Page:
A widespread power cut affecting much of Venezuela has continued ahead of planned protests on Saturday.
President Nicolás Maduro and the US-backed opposition trying to oust him have blamed each other for the outage.
Hospitals struggled to cope and at least one hospital patient died when her respirator stopped working.
The power cuts, which started on Thursday, have reportedly been caused by problems at a major hydroelectric plant.
Venezuela depends on its vast hydroelectric infrastructure, rather than its oil reserves, for its domestic electricity supply. But decades of underinvestment have damaged the major dams, and sporadic blackouts are commonplace.
President Maduro, however, has blamed the outages on "sabotage".
In a defiant tweet early on Saturday he vowed to battle the "brutal aggression against our people", adding: "We will never surrender."
Power supplies in Caracas appeared to be erratic on Saturday morning. Traffic lights in some areas were back in action but the city's metro remained closed, reports said. Fourteen of Venezuela's 23 states are still affected by the outages, El Nacional newspaper reported.
Venezuelans, meanwhile, are bracing themselves for a weekend of pro- and anti-government protests.
Police were out in force on the road in Caracas where Saturday's opposition march was planned. Even before the rally began, some protesters were hit by pepper spray fired by officers, La Patilla news website said.
What happened with the power cuts?
On Friday, offices and school were closed to help efforts to restore electricity, Vice-President Delcy Rodriguez said.
Some hospitals saw chaotic scenes as relatives tried to move patients in the dark to other medical facilities with emergency power generators.
In Caracas's University Hospital, 25-year-old patient Marielsi Aray died after her respirator stopped working.
"The doctors tried to help her by pumping manually, they did everything they could, but with no electricity, what were they to do?" said her uncle Jose Lugo.
Generators at a Caracas children's hospital failed, with staff reportedly working overnight using their mobile phones for light.
"The children were very scared," Emilse Arellano, whose child's dialysis had to be cancelled, told the AFP news agency.
Will the blackout affect protests?
Mr Maduro accused the opposition of sabotage while his deputy, Ms Rodriguez, condemned what she called an "imperial electrical war".
Mr Guaidó hit back, urging Venezuelans to demonstrate on Saturday "against the usurping, corrupt and incompetent regime that has put our country in the dark".
He said the blackout was the result of years of under-investment and told a gathering marking International Women's Day that it could not be normal that "50% of hospitals in the country don't have an electric plant".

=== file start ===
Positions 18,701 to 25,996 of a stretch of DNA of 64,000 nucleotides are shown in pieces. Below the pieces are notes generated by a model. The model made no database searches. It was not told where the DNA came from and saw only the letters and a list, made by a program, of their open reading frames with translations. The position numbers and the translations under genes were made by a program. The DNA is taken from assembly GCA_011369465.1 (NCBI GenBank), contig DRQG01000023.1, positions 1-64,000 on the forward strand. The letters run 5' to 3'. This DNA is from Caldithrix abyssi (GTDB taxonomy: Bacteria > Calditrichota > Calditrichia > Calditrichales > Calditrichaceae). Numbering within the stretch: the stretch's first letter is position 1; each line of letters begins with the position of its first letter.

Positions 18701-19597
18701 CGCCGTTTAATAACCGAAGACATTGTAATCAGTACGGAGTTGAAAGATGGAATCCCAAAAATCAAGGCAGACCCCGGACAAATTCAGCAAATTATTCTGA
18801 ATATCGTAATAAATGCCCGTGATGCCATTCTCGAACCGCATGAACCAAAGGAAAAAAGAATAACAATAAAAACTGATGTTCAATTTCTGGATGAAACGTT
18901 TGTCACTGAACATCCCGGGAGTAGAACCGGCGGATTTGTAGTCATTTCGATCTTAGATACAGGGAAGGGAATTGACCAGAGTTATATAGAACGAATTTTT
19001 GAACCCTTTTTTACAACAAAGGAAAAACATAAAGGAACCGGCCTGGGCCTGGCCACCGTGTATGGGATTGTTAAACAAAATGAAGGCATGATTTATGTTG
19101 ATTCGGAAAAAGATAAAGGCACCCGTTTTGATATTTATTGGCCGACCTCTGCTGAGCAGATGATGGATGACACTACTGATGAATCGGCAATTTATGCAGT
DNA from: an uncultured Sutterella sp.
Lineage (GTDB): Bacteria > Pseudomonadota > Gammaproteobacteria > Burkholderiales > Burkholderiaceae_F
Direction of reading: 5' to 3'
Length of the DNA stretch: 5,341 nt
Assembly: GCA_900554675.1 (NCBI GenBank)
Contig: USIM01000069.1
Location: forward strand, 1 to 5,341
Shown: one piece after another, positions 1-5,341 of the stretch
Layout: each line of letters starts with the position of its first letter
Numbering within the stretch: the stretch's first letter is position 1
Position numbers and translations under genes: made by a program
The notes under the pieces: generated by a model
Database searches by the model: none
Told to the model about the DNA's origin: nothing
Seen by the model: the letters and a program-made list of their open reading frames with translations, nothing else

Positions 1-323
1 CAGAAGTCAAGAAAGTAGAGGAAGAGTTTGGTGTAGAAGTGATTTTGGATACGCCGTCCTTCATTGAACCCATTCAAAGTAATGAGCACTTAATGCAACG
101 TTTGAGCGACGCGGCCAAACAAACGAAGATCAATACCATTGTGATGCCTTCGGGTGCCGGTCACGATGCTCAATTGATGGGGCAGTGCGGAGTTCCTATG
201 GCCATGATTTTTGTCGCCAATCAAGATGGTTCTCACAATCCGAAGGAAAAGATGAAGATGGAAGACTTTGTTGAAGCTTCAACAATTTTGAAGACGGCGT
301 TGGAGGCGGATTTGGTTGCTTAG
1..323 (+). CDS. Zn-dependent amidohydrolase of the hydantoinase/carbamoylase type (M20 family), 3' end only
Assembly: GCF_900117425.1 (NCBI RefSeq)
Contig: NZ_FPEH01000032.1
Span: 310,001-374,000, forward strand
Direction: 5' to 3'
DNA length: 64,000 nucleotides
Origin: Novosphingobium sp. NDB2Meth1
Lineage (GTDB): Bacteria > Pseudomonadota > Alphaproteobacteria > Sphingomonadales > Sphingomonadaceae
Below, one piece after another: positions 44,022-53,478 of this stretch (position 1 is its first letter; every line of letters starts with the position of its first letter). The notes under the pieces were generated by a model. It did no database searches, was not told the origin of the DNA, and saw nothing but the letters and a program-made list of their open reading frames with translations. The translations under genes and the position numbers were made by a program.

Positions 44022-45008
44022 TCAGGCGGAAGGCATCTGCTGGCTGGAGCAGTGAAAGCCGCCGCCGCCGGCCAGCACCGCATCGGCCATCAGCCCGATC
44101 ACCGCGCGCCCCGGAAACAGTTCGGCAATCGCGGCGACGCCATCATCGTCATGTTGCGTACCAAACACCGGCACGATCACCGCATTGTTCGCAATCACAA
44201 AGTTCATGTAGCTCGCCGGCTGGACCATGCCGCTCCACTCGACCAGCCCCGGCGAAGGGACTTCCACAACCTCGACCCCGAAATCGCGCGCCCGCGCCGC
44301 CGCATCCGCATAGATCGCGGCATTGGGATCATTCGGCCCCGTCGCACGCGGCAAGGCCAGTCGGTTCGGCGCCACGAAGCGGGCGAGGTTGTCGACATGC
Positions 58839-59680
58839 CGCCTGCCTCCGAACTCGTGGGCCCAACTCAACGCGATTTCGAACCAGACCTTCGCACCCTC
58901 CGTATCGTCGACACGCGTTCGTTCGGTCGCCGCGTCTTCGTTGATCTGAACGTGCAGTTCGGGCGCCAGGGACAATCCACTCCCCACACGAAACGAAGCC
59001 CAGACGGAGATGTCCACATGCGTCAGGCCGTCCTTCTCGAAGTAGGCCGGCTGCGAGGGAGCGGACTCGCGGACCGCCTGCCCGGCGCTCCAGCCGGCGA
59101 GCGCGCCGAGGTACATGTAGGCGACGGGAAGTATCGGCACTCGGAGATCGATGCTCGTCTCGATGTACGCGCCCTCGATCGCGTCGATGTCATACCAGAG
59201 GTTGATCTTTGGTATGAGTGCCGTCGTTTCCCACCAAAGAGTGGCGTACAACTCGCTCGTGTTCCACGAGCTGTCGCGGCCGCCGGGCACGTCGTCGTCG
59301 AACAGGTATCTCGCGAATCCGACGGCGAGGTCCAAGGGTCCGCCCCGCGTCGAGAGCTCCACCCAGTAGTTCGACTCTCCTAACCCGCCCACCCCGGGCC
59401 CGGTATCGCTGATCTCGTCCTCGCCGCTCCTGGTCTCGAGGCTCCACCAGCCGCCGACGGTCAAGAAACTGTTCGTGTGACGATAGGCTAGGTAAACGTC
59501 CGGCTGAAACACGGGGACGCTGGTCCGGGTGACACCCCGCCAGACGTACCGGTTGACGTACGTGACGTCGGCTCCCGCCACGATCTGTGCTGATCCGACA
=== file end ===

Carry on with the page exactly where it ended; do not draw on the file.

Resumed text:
Mr Maduro has also called for a demonstration and tens of thousands of people are expected to participate in the two rallies.
However the BBC's Will Grant in Caracas says the blackout has affected public transport and mobility in the capital city and may have an impact on turnout.
Why do blackouts happen in Venezuela?
They are nothing new. Critics say they have been getting worse since the nationalisation of the power grid in 2007. In 2016, the problem reached such a critical level that the government declared a 60-day nationwide state of emergency.
In an attempt to stem the country's chronic power shortages, the government has periodically enforced controlled blackouts, where they would switch the power off for up to six hours at a time.
Critics say that far from helping, this has caused perishable food to go bad and crime to run rampant. And when unplanned blackouts - such as the latest one - have happened, officials have blamed a number of different outside forces, including animals such as iguanas entering hydroelectric substations.
What's the background to the political crisis?
Mr Maduro took over the presidency when his late mentor Hugo Chavez died in 2013. In recent years Venezuela has experienced an economic collapse, with severe food shortages and inflation reaching at least 800,000% last year.
The Maduro government is becoming increasingly isolated as more and more countries blame it for the economic crisis, which has prompted more than three million people to leave Venezuela.
Mr Guaidó, who leads the opposition-controlled National Assembly, declared himself interim president on 23 January and has been at loggerheads with President Maduro ever since.
He has been recognised as interim president by more than 50 countries but Mr Maduro retains the support of his close allies Russia, Cuba and China, among others.